Question regarding Microsoft server and terminal server licenses (CAL licence)

LIBRALEX
LIBRALEX used Ask the Experts™
on
Question regarding Microsoft server / terminal server licences (CAL licences).

We would like to host a terminal server setup on a dedicated server, and would like to know what exactly to look for in terms of licencing.  We would like to have separate practices (with their own virtual server with a dedicated sql server to them) and a few users to be able to access their server. Our program will be on the terminal server connection, so each user will connect via remote desktop.

We could be looking at up to 8 practices with 50 users.

Which server and which license should we be looking at, as this is new territory for us.

Being Windows partners, do we get any discount or services cheaper?
Comment
Watch Question

Do more with

Expert Office
EXPERT OFFICE® is a registered trademark of EXPERTS EXCHANGE®
Adam BrownSenior Systems Admin
Top Expert 2010

Commented:
I would recommend getting Server 2019 Licenses and CALs. They are downgradeable, meaning you can license a 2016 server with the 2019 keys and the CALs can be used on any Remote Desktop Server below 2019.

Being Windows partners, do we get any discount or services cheaper?

Unfortunately, we can't answer that question. Microsoft partners can get discounts and special terms, but they depend on what level of partner you are and a number of other factors. You'll need to talk to a MS rep to determine what you qualify for.
Lead SaaS Infrastructure Engineer
Commented:
I'm going to answer this a little out of order for good reason.


Being Windows partners, do we get any discount or services cheaper?

If you are going to go for internal licensing, through Open Licensing or Select Licensing agreements with Microsoft, then Depending on your Microsoft Partnership level (Gold/Silver) there used to be some basic discount (Not sure anymore, it's been like 10 years since I looked at those licensing levels).

They would be shown right on your partner login page.

  If I recall the major discount was for MSDN Licenses, which you also get some for free being an MS Partner) And you can not use those to run production equipment, they're for devs.

Volume Licensing, and SPLA Licensing are much less expansive alternatives to Open and Select licensing and don;t (or at least didn't) get any special discounts for being a partner other than what you negotiate with yoru MS Sales Rep if you make that a point of value to the proposition.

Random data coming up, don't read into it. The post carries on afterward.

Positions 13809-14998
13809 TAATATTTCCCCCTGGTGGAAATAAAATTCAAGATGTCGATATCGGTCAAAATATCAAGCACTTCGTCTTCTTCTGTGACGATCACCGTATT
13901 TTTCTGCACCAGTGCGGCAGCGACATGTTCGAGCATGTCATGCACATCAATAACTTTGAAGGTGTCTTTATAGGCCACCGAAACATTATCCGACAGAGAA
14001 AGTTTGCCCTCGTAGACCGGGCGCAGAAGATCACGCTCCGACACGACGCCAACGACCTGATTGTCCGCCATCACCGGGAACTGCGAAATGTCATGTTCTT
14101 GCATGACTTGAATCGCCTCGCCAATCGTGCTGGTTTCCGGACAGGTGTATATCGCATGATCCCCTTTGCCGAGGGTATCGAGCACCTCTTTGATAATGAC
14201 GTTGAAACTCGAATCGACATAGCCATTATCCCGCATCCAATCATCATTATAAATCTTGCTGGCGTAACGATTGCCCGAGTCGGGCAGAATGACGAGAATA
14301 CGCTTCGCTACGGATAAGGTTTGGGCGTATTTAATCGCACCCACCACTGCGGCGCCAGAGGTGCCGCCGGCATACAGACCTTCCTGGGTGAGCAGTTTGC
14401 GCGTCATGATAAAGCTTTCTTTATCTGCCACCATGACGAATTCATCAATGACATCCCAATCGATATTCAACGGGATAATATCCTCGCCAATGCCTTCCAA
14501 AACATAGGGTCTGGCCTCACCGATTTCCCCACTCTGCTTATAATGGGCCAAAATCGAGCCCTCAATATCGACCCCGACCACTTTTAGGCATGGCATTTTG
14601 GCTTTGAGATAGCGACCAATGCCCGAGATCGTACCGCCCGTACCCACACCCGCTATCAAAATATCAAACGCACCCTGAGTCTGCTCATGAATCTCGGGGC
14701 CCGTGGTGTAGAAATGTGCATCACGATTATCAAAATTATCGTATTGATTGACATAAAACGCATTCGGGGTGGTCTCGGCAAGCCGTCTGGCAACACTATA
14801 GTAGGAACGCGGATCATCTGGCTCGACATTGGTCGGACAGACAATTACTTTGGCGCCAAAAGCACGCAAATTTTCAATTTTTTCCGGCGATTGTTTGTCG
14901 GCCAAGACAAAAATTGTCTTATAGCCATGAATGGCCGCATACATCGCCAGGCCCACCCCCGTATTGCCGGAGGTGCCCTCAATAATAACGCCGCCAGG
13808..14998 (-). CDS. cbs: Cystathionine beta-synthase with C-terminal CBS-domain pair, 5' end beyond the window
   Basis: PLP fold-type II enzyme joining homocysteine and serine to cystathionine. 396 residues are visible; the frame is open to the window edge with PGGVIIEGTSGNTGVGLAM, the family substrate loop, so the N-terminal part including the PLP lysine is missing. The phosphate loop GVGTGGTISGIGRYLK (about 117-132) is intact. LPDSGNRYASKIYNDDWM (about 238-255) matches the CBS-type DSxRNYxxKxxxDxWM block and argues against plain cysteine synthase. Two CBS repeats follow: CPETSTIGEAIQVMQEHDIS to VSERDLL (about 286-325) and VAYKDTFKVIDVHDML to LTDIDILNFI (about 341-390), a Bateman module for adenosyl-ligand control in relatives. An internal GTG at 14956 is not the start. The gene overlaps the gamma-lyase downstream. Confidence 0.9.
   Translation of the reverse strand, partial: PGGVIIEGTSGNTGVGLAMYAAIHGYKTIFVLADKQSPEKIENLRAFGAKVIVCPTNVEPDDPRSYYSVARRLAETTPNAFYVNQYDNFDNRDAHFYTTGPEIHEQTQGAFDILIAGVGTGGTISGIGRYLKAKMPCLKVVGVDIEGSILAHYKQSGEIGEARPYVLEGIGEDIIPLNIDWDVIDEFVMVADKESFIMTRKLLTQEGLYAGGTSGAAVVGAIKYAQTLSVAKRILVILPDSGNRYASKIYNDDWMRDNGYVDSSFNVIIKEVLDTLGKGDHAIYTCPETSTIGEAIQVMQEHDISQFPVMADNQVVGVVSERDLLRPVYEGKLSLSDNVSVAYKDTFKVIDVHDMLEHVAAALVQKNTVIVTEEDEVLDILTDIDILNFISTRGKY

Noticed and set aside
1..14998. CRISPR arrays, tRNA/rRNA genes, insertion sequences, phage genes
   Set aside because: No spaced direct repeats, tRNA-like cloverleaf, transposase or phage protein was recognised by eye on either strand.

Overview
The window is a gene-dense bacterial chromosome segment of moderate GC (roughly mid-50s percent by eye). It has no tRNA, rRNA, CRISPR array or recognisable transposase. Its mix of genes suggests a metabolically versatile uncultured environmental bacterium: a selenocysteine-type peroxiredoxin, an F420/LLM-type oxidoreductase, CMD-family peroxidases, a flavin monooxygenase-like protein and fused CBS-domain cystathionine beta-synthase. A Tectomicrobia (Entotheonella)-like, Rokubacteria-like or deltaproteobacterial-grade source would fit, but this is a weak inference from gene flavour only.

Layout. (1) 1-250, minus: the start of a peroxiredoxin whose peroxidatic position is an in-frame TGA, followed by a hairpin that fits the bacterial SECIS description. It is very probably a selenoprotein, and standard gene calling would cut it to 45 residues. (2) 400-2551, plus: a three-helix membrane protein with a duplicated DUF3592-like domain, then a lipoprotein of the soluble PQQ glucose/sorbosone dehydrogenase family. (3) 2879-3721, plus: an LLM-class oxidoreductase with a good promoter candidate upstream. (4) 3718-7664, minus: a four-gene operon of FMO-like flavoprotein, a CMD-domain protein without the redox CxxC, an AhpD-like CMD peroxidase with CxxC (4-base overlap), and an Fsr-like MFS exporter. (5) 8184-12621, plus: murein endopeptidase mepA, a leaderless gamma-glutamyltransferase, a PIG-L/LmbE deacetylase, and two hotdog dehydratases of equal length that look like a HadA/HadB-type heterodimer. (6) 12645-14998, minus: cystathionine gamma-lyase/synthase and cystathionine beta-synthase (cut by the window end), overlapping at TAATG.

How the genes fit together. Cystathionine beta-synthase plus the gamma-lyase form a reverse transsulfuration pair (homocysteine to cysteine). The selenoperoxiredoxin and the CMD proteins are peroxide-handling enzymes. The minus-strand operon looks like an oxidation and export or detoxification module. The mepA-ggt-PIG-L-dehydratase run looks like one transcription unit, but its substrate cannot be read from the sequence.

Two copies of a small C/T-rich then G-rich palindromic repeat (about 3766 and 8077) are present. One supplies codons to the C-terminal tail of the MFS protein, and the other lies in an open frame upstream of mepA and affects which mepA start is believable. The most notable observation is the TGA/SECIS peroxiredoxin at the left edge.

Generally Volume Licenses used to require going through a whole contracting process with MS and getting pricing and negotiating terms a little with them to try and sweeten the deal, but honestly even the base values they quote will be preferable to other options.

  SPLA Licensing on the other hand is administered through 3rd party Vendors (take you pick, CDW, insight, HP, Dell, they can all be yoru SPLA Licensing Partner so long as they're in the program.).

  While SPLA offers set costs of r licenses and they are not negotiable, but the base costs are on par with or better than Volume licensing when you factor in Software Assurance.

 The only Catch is that for SPLA Licensing you have to meet certain requirements (You Meet those requirements based on the description given for your needs) and you have to report your license use to your licensing partner monthly so you can pay a monthly fee for the licenses you use.


We could be looking at up to 8 practices with 50 users.

It sound like you are going to start out "small" and ramp up over time, adding more servers and users as you add each practice and adding or removing servers ad users from a given setup as they gain/lose workers.

This is a prime fit for SPLA Licensing.

Which server and which license should we be looking at, as this is new territory for us.

Windows Server 2019 Per CPU Licenses, and Windows Terminal Server  SALs  (or per CPU  if available) Licenses.

If you are running VMs you only need to buy a Windows 2019 Enterprise License for each physical Server's CPUs to cover as many VMs as you like.

With SPLA (Service Provider License Agreement" you would just note your physical CPU count for all of the VMWare/HyperV/Citrix servers which are running the Vms for these accounts and that's all you pay regardless of how many VMs you spin up.

 For the Terminal server Side if they are per CPU then you count h e virtual CPUs of the individual VMs, or if they are Per User (SALs) then you count the number of users able to connect.  (If you have both options, you do a cost benefit analysis (divide the cost of the CPUs for the server by the cost of User licenses for the server, to get a # of users you want to be less than if you use the User licenses before switching to CPU licenses.
Ben Personick (Previously QCubed)Lead SaaS Infrastructure Engineer

Commented:
Any Questions?

Author

Commented:
Thank you for the detailed answer.
Ben Personick (Previously QCubed)Lead SaaS Infrastructure Engineer

Commented:
You're welcome!  :)Glad to help!  :)

Do more with

Expert Office
Submit tech questions to Ask the Experts™ at any time to receive solutions, advice, and new ideas from leading industry professionals.

Start 7-Day Free Trial